Keeper Who Was Happy To Pitch In
Earlier this autumn, we launched the new feature that replaced the monthly look we took at Molineux Milestones. In our second Way Back When article, we spotlight a Wolves hero who led a life that was different in many ways.
Cricketing footballers – and vice-versa – are not unheard-of. But naming a man who played League football and represented his country at baseball is a more challenging proposition altogether.
In the giant Alex Scott, though, Wolverhampton Wanderers possessed just such a rare sporting hybrid.
The Liverpool-born last line of defence in the Wolves side who finished runners-up in both the League and FA Cup in 1938-39 put his hands to different use as a pitcher in a game now almost totally associated with the other side of the Atlantic.
“Baseball was quite a big thing in the north of England before the war, I assume because of the number of American servicemen over here,” said Scott’s Wolverhampton-based son Bob.
“My dad lived up there until well into his 20s because he was on Liverpool’s books and then played 60 matches or so for Burnley before coming to Wolves in February, 1936.
“But he played a dozen baseball internationals, all in the UK, and was a pitcher because of his size and strength. Sports teams travelled nothing like as much in those days – in fact the only time I think he played abroad in a representative team other than Wolves was when he played for an all-British XI in a football match in Hungary. But he was a bit of an all-rounder.”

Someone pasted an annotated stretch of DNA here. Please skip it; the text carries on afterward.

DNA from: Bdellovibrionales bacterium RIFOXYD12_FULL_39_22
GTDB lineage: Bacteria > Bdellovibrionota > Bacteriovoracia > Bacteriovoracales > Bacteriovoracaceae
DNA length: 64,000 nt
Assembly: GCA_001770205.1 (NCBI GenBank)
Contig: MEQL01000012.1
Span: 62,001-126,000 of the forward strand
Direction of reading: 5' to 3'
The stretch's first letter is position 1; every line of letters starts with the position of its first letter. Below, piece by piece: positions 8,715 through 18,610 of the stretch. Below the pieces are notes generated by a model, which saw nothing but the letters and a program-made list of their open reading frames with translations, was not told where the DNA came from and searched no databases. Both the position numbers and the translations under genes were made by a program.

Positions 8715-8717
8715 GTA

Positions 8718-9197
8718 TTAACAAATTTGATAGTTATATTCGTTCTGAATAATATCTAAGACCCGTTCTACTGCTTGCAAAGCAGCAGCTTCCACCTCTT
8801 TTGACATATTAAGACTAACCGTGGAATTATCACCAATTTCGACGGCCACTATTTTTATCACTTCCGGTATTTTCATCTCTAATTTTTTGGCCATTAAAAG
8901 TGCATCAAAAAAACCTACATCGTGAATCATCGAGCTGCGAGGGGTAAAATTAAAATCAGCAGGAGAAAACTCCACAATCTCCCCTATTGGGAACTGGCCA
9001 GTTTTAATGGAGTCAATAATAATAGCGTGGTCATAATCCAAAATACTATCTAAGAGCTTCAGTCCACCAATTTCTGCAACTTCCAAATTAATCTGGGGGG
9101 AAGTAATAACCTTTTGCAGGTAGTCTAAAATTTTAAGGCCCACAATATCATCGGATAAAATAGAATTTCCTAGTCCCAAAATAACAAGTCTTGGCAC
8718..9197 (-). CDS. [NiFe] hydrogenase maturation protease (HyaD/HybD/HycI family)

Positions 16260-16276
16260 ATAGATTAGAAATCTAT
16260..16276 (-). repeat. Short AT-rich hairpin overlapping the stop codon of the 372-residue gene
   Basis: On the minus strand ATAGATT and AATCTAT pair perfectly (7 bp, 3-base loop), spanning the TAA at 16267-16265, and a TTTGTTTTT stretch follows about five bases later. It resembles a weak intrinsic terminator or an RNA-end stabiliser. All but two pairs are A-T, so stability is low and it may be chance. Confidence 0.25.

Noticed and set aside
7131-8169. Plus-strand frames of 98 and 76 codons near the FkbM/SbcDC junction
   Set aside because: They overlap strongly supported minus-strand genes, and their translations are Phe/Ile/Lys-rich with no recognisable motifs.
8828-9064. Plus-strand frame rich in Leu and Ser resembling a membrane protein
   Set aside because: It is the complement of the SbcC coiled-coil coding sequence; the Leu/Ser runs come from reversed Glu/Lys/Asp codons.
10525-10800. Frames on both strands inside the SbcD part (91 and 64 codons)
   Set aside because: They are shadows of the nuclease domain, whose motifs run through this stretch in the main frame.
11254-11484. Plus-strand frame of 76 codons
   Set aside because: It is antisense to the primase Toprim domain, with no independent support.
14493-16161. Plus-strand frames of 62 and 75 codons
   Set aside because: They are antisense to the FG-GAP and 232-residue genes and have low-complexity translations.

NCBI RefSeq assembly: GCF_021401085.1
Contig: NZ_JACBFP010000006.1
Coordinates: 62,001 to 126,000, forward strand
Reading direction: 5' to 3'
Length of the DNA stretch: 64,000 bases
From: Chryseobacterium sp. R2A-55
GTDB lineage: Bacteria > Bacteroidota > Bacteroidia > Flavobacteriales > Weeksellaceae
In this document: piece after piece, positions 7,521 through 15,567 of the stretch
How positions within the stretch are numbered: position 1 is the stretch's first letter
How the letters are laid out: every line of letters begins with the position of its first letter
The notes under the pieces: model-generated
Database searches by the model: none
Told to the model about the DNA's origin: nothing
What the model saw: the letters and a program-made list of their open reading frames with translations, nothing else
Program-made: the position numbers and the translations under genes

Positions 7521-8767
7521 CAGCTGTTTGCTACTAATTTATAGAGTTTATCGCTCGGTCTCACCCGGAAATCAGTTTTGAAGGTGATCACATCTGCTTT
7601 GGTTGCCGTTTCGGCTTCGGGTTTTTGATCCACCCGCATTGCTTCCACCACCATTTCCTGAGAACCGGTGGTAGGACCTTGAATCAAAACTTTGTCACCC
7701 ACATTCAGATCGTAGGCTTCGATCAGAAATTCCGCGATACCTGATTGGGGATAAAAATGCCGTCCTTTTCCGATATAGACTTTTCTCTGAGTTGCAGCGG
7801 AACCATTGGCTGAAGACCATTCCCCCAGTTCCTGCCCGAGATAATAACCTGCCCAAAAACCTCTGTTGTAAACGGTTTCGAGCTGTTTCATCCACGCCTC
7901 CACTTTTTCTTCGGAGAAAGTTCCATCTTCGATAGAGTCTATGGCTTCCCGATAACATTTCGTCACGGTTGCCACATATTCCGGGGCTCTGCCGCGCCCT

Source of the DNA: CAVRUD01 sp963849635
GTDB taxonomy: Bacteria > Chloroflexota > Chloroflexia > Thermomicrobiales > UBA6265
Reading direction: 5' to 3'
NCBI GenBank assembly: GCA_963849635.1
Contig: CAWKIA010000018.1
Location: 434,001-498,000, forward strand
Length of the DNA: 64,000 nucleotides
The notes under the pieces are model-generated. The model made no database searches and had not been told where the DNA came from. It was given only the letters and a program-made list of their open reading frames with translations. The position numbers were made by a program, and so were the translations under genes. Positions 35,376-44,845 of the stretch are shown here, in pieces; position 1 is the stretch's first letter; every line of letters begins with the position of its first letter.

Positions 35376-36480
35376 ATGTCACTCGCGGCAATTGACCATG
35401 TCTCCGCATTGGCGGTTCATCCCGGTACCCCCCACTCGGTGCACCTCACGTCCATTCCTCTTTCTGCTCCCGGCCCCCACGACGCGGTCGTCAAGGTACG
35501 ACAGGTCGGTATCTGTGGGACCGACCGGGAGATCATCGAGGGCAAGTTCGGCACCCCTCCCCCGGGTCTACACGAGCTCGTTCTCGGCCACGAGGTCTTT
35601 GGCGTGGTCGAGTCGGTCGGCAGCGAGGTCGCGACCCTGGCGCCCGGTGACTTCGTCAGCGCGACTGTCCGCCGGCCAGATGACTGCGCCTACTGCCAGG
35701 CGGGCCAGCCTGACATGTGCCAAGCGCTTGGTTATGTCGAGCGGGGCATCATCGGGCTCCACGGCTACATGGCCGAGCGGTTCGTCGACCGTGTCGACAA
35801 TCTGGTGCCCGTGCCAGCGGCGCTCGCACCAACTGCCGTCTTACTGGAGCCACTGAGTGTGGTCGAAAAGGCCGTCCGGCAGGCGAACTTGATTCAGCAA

Scott and his team-mates, having finished as First Division runners-up in 1937-38, could well have been the first side in the 20th century to win the coveted League and Cup double, only to be pipped by Everton in the last title race before the Second World War and then to suffer a shock 4-1 defeat against Portsmouth in the FA Cup final.
The 6ft 4in, 15st keeper missed only four games out of 84 in the League in the final two seasons before the hostilities and played 130 competitive matches for the club in all, plus almost 70 wartime fixtures.
He also represented England Schoolboys and the Football League, and guested for Aston Villa and Stockport before joining Crewe in 1947.
“The only memory I have of him as a footballer was when I was a little kid and he was at Crewe and he would leave the house carrying a brown case with his belongings, ready for a match day,” Scott Jnr added.
“He used to catch the train up there – players weren’t put up in hotels in those days.
“By then, he was doing other things as well. In the war, he became a special constable and later ran a greengrocer store in Whitmore Reans, then in about 1963 he became the sales manager of the wholesale division of a bakery in Dudley and loved it.
“He subsequently moved on from football and didn’t look back a lot, so much so that I had to buy a programme of the 1939 FA Cup final at an auction and I was also glad to eventually pick up some Pathe film of the game.”
The keeper died suddenly on holiday in Jersey in 1973.